Using a combination of the cutting edge FluoView FV1000MPE multiphoton microscope system, SCALEVIEW optics and a breakthrough reagent developed by Dr. Atsushi Miyawaki of Japan’s RIKEN Brain Science Institute, which literally turns tissue transparent (Hiroshi Hama et al., Nature Neuroscience 14, 1481-1488 (2011)), researchers can see up to 8mm deep without slicing the tissue. Image quality, sharpness and brightness are maximised as the lenses have an ultra-long working distance optimised specifically for deep imaging. Image focal accuracy is enhanced thanks to the chromatic aberration correction of the lenses, which covers the complete tuning range of the multiphoton Ti:Sapphire laser, while the spherical aberration correction collar ensures that image degradation can be minimised when adjusting for differences in cover-glass thickness, temperature and specimen variation. In this way, the SCALEVIEW system helps biologists generate data that more accurately reflects the true internal structure of complex specimens without the need for interpolation, giving more confidence in the biological relevance of findings.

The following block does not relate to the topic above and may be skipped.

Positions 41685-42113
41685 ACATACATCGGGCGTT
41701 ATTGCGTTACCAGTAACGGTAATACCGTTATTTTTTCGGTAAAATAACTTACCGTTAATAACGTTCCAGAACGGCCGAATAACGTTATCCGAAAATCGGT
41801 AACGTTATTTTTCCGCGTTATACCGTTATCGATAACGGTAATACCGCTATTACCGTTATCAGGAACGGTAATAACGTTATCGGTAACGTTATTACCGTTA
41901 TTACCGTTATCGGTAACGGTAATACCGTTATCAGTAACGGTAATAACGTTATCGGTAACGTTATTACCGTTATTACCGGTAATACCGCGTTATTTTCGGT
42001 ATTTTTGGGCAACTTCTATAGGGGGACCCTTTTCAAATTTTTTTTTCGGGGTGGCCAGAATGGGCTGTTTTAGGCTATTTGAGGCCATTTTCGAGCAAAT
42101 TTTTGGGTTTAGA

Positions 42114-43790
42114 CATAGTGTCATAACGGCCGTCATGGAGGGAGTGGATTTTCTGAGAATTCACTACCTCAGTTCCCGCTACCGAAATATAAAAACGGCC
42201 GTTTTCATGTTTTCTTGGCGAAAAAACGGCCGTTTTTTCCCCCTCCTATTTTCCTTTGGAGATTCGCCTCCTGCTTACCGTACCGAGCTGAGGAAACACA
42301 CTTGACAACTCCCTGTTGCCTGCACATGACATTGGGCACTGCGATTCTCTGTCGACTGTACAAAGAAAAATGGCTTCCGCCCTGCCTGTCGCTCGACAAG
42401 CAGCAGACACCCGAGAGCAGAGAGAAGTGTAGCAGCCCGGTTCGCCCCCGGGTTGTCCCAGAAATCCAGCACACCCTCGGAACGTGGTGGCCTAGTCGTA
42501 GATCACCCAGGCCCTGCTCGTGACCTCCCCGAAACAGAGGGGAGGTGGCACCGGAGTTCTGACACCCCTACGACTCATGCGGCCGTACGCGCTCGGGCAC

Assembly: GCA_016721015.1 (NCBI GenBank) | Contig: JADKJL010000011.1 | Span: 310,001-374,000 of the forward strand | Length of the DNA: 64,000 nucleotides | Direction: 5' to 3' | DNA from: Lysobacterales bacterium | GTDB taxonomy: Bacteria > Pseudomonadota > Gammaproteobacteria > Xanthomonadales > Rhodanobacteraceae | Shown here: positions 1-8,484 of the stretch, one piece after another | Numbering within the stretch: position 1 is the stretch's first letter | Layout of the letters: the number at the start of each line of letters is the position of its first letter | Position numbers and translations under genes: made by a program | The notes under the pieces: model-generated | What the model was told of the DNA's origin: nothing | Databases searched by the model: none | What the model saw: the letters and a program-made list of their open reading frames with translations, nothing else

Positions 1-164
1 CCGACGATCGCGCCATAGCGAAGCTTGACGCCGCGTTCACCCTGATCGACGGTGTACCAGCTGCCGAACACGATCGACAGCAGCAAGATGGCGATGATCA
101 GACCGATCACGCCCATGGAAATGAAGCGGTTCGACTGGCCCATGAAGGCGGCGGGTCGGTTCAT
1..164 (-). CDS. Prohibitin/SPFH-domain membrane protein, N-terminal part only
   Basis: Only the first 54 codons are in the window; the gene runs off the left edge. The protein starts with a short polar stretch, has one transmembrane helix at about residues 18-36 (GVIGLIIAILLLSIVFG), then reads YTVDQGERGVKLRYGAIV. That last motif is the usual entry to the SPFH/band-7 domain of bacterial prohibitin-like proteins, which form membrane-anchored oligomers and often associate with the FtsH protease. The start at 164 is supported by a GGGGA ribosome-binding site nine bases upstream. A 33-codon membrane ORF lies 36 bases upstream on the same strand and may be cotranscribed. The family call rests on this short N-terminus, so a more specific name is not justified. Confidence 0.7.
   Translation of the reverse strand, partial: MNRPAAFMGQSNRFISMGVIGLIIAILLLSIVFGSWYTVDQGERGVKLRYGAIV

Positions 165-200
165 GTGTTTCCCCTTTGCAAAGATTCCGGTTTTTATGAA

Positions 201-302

The R&D 100 Awards (selected by an independent judging panel and the editors of R&D Magazine) have long been a benchmark of excellence for industry sectors as diverse as telecommunications, high-energy physics, software, manufacturing, and biotechnology. The prestigious Gold Edison Award (internationally known as the Edison Awards™), have been honouring the best in innovation and excellence in the development of new products and services for the last 25 years.